Our society’s traditional image of a nursing home was a place where elder people went toward the end of their lives to be treated respectfully by staff who valued and respected the elders and, in fact, probably knew them from living in the community. In the US, we spend a remarkable amount of money—through government programs like Medicare and Medicaid, through private insurance, and in the form of out of-pocket payments—in pursuit of that vision.
The endless stream of media stories about nursing home abuse and neglect, however, clearly indicates that this is too often not the reality for nursing home residents. In fact, report after report from federal and various state agencies indicates serious problems in the way that nursing home residents are treated by the staff of the home and, often, other residents of the home. Juries and judges understandably tend to be sympathetic to nursing home residents who have been abused, even killed, by those who are charged with caring for them; but this sympathy and compensation are all after the fact and cannot truly make up for the experiences of the victims or the horror of their families.
Unfortunately, the term “nursing home industry” is an accurate description of what awaits far too many people who go into nursing homes today. Many nursing homes are part of large corporations that pay devoted attention to their bottom line. The bottom line approach may be even more extreme if the corporation has expanded by going into debt to fund its purchases of competing homes.
The rights of nursing home residents from elder abuse in Maryland are laid out in section 10.07.09.08 of the Code of Maryland Regulations (COMAR). They are extensive and include the right to be free of these abusive practices:
The federal government has a very large club with which to influence nursing homes: certification to receive Medicaid and Medicare reimbursement. The Nursing Home Reform Act is the way the club is used. That law details a series of rights for the residents of nursing homes that receive federal funds. It also prescribes the standards for the care of residents in important areas including prevention and treatment of bedsores, nutrition, and the use of physical restraints.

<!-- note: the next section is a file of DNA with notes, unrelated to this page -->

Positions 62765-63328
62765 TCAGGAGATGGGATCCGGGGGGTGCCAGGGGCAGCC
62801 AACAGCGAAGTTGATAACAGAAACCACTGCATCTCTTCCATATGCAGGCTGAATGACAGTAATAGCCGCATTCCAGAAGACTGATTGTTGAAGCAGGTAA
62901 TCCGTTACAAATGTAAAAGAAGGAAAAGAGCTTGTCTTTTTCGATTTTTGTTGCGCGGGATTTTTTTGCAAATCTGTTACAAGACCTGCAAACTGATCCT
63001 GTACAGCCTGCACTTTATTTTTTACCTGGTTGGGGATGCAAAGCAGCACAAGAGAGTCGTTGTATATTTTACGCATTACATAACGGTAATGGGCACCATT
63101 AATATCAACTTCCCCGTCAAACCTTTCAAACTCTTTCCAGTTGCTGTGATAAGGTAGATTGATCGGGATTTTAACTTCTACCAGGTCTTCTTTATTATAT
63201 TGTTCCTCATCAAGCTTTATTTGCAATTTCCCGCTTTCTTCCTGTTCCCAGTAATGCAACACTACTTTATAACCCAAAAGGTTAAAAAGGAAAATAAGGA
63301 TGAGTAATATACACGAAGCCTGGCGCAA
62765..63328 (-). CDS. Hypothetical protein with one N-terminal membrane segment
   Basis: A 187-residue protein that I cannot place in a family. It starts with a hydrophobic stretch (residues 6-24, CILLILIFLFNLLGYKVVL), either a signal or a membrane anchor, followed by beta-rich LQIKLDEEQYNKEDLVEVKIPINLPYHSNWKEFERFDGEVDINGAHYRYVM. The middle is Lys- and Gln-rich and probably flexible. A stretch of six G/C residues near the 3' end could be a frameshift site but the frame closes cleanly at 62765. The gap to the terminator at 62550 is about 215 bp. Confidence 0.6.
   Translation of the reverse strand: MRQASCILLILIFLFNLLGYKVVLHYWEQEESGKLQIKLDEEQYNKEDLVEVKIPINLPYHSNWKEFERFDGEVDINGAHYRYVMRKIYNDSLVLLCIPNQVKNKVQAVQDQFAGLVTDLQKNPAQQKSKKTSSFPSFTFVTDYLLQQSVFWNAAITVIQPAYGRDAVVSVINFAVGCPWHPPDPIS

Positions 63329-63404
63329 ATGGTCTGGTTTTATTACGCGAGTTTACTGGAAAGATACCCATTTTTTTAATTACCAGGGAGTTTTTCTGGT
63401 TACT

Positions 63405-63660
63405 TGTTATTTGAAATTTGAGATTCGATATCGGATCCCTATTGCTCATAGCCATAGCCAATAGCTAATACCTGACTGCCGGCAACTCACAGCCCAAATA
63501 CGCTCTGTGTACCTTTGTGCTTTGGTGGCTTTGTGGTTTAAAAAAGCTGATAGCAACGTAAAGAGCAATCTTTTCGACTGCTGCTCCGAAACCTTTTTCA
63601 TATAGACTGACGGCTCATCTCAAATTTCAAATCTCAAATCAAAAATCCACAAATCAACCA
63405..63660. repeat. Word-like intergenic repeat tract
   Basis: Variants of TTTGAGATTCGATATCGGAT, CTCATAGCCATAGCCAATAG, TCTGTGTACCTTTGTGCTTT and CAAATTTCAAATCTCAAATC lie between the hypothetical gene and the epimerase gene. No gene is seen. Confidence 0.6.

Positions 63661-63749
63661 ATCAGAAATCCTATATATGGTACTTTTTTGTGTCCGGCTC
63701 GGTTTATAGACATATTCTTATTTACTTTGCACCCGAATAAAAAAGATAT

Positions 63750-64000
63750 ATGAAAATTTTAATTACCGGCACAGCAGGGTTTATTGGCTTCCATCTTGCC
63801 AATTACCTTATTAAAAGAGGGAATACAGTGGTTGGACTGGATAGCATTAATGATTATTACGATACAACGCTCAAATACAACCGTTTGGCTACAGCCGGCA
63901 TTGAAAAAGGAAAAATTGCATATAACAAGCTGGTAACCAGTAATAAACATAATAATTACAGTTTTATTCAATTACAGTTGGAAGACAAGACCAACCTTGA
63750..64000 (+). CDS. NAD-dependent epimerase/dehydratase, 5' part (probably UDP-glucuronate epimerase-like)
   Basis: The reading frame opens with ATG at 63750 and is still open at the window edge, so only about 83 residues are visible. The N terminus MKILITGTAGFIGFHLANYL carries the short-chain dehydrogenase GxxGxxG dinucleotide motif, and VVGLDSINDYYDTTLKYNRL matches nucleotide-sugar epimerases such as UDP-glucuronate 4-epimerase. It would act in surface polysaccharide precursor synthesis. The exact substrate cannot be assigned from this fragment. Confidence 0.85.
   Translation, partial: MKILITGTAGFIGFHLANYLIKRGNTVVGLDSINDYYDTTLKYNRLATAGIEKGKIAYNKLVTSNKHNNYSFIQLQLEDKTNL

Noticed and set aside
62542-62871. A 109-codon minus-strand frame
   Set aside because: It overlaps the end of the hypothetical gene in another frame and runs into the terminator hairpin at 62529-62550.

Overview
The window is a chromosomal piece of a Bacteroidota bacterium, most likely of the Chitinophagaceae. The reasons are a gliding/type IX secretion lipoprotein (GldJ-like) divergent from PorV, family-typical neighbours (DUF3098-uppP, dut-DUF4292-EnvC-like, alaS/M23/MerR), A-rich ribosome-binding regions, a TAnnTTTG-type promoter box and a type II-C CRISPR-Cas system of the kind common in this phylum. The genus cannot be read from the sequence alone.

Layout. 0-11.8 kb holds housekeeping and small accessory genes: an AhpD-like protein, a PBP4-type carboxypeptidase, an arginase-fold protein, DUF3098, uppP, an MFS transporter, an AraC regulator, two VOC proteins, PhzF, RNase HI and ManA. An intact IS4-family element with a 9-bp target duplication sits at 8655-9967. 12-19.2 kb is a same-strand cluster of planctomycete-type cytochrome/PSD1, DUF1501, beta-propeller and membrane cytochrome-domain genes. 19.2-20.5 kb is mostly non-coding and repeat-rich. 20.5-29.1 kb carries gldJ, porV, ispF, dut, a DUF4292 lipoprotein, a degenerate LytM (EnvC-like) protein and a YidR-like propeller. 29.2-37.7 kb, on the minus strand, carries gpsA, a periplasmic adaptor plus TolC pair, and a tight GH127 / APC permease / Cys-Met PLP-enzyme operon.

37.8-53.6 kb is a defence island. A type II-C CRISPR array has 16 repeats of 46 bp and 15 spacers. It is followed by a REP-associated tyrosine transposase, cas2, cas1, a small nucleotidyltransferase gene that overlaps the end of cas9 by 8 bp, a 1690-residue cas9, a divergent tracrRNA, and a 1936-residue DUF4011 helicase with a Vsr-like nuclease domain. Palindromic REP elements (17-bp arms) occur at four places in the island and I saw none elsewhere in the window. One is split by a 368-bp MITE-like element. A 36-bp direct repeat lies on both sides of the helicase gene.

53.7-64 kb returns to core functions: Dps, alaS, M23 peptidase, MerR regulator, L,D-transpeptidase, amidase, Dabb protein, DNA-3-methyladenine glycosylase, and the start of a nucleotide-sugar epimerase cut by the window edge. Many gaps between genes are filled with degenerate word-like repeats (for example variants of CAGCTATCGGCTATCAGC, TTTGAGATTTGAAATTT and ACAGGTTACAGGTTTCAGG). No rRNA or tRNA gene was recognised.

Staffing policies and practices almost always cause or contribute to abuse. The most obvious staffing failing is simply having too few staff members. That can lead to everything from neglecting residents to failure to prevent abuse by other residents to causing staff frustration that is taken out on residents.
Another common staffing action that leads to abuse is the failure to adequately investigate the background of applicants before hiring them. Putting someone with a history of violence, especially toward residents in other facilities, is unforgivable.
Other common practices that contribute to the abuse of residents include:
The nursing facility is the most likely defendant for obvious reasons; that may include a parent corporation of the nursing home. But modern nursing homes often have other people on their premises, employed by other entities, who may well be responsible for the abuse of a resident. Examples include medical personnel employed by others, physical therapists, wound care specialists, and employees of companies that maintain medical equipment.
Nursing home abuse cases are unique in the amount of emotional upset that families experience, in the impact that abuse has on residents, and in the difficulty of proving that abuse occurred, who committed it, and why the nursing home is responsible. Without a doubt, you should contact an experienced nursing home abuse attorney as soon as you suspect that abuse is occurring. The abuse needs to be stopped as soon as possible and the resident placed in a safe and secure environment.
It is also very important to begin collecting the evidence needed to establish liability. Nursing home cases require time and careful preparation. Nursing homes and their lawyers and insurers rarely just admit liability; there are numerous defenses that can be used to avoid, or at least delay, responsibility. And the longer they succeed in delaying the case, the harder it becomes for the family to see it through.
If you suspect that a relative or friend is suffering abuse in a nursing home, call the Baltimore personal injury attorney at the Law Offices of Randolph Rice today to arrange a time to discuss what’s going on. We have the experience to know what to look for and how to avoid the pitfalls that are likely to arise. Our elders deserve to be treated with respect and kindness in their later years. We are here to help, so call now! 410.288.2900